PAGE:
TILLAMOOK

| Print |  Email
Monday, January 01, 2007

{safe_alt_text}

The torrential early November rains walloped Tillamook County hard: A preliminary assessment completed in mid-December put the damage figure at $12.5 million, according to Tom Manning, the county’s director of emergency services. The storm and the subsequent record flooding caused by the breach of the Wilson River levee, then the break of that levee, flooded 150 houses and businesses. Of those, 75 sustained major damage, and 16 structures were destroyed. Businesses along Highway 101, a flood plain, were hard-hit, including the Dairy Queen, which employed 22 people; Manning says it likely will not reopen. Also heavily damaged were the Blue Heron French Cheese Company and Rosenberg Builder’s Supply, each sustaining about $250,000 in losses. Manning says the county is seeking $5 million from FEMA to repair damaged infrastructure. Rains dumped 29 inches on the area in early November. Gov. Ted Kulongoski on Nov. 8 declared an emergency for Clatsop, Clackamas, Columbia, Hood River, Multnomah, Lincoln, Tillamook, Lane, and Washington counties to pave way for federal highway aid.

 

More Articles

Fixing Oregon’s broken roads

The Latest
Tuesday, June 09, 2015
RUCCostComparison rev4-30BY KIM MOORE | RESEARCH EDITOR

The technology at the center of Oregon’s road usage fee reform.


Read more...

An uncertain future

Guest Blog
Thursday, May 21, 2015
norristhumbBY JASON NORRIS | GUEST BLOGGER

Uncertainty is a part of doing business, whether in through the lens of investment opportunities and risks or the business of running an enterprise.


Read more...

5 things to know about veterans in the workforce

The Latest
Wednesday, July 01, 2015
070215-vetsthumbBY JACOB PALMER | DIGITAL NEWS EDITOR

There are more than 10 million former military members working in the United States.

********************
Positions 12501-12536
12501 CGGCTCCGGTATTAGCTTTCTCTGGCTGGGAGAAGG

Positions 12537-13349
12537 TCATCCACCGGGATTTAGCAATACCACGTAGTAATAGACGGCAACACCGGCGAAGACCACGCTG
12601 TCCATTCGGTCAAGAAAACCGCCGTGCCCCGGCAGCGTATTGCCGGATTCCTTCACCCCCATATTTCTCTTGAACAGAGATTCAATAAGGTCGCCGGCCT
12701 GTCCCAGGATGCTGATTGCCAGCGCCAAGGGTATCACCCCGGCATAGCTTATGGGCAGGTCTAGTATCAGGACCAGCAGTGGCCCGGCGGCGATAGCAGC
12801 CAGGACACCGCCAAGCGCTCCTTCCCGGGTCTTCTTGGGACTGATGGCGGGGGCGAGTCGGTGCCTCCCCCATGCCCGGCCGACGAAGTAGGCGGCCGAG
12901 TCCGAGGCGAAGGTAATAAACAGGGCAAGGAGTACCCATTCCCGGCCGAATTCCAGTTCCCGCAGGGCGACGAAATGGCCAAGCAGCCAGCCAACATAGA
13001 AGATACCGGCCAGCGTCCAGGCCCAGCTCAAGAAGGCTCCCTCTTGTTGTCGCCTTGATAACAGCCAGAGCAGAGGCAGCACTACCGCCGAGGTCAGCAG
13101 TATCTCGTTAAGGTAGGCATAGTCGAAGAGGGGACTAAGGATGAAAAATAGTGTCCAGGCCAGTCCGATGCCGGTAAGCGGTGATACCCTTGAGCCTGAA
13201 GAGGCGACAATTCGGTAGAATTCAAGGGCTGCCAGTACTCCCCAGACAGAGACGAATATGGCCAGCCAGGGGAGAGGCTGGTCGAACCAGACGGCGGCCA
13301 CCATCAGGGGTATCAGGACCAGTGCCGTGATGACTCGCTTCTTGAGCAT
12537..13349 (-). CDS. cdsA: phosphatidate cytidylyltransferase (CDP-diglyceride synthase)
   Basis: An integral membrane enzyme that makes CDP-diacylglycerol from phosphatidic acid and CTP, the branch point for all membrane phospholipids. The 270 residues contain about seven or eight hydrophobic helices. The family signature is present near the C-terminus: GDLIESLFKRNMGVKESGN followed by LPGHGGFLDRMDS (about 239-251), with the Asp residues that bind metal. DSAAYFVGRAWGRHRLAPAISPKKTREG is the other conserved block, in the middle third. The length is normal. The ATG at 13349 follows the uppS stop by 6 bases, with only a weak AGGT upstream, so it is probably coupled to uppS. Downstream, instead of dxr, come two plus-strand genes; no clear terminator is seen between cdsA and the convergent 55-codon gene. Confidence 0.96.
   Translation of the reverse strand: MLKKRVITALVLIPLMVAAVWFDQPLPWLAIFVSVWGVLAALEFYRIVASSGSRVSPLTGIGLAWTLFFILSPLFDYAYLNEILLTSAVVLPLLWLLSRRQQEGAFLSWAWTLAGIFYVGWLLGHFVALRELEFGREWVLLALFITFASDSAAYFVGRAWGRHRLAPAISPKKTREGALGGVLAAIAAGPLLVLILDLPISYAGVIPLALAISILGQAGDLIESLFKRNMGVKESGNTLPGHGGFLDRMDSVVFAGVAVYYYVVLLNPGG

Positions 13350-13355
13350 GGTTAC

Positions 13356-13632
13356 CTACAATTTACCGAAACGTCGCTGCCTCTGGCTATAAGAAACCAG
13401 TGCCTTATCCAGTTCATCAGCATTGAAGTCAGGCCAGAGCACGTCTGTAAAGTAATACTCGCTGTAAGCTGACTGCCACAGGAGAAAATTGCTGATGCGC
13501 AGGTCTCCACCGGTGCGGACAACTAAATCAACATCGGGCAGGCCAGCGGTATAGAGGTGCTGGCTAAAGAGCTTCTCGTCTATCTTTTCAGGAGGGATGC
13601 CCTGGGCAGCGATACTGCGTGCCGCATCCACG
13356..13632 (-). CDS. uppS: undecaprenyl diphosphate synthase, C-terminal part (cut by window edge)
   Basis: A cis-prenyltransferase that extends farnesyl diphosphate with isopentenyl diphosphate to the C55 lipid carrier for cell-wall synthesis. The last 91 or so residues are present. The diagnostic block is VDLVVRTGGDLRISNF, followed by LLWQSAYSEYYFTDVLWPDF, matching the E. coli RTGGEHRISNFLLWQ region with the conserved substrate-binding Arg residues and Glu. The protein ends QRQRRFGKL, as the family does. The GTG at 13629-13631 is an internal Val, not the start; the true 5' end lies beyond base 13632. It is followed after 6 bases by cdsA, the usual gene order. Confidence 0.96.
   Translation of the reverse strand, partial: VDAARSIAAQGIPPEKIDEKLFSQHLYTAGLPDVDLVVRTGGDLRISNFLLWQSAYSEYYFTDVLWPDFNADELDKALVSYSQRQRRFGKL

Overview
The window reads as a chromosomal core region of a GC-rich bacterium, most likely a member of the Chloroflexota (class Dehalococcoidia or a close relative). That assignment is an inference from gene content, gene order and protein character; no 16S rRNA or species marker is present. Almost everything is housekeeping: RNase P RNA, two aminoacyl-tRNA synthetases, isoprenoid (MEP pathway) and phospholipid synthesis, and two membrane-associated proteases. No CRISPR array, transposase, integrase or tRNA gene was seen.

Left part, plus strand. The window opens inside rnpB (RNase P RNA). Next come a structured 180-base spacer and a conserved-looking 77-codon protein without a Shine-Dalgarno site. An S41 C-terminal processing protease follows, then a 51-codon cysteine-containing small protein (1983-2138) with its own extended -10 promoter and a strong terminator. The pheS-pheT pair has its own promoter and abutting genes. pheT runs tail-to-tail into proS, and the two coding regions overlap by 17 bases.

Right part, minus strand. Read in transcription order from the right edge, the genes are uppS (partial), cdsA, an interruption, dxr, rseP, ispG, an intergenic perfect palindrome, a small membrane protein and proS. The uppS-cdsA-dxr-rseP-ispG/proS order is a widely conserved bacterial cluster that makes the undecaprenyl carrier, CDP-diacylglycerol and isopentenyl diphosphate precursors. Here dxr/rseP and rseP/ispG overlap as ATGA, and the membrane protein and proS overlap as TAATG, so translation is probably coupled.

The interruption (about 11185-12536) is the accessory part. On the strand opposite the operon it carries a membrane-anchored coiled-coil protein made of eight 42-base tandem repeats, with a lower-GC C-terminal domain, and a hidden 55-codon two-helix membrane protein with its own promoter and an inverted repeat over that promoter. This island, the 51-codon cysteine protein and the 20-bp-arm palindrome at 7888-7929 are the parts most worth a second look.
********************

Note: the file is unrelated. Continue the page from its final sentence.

Read more...

Cherry Raincoat

June 2015
Tuesday, May 26, 2015
BY LINDA BAKER

Spring rains are the bane of an Oregon cherry farmer’s existence. Even a few sprinkles can crack the fruit so badly it’s not worth picking. Science to the rescue: Researchers at Oregon State University have developed a spray-on film that cuts rain-related cracking in half, potentially saving a season’s crop. The coating, patented as SureSeal, is made from natural chemicals similar to those found in the skins of cherries: cellulose, palm oil-based wax and calcium.


Read more...

Undersea Power

June 2015
Friday, May 22, 2015
BY JACOB PALMER

Mike Morrow and Mike Delos-Reyes first came up with the idea of an ocean power device 23 years ago, when they were students at Oregon State University. They realized a long-held vision last summer, when their startup, M3 Wave, successfully launched the first ocean power device that works underwater.


Read more...

Apartment Mania

Guest Blog
Thursday, June 18, 2015
4805983977 11466ce1d6 zBY BRAD HOULE | CFA

While most categories of commercial real estate have performed well, one of the most robust has been apartment buildings.


Read more...

Queen of Resilience

June 2015
Friday, May 22, 2015
BY AMY MILSHTEIN

Astrid Scholz scales up sustainability.


Read more...
Oregon Business magazinetitle-sponsored-links-02
SPONSORED LINKS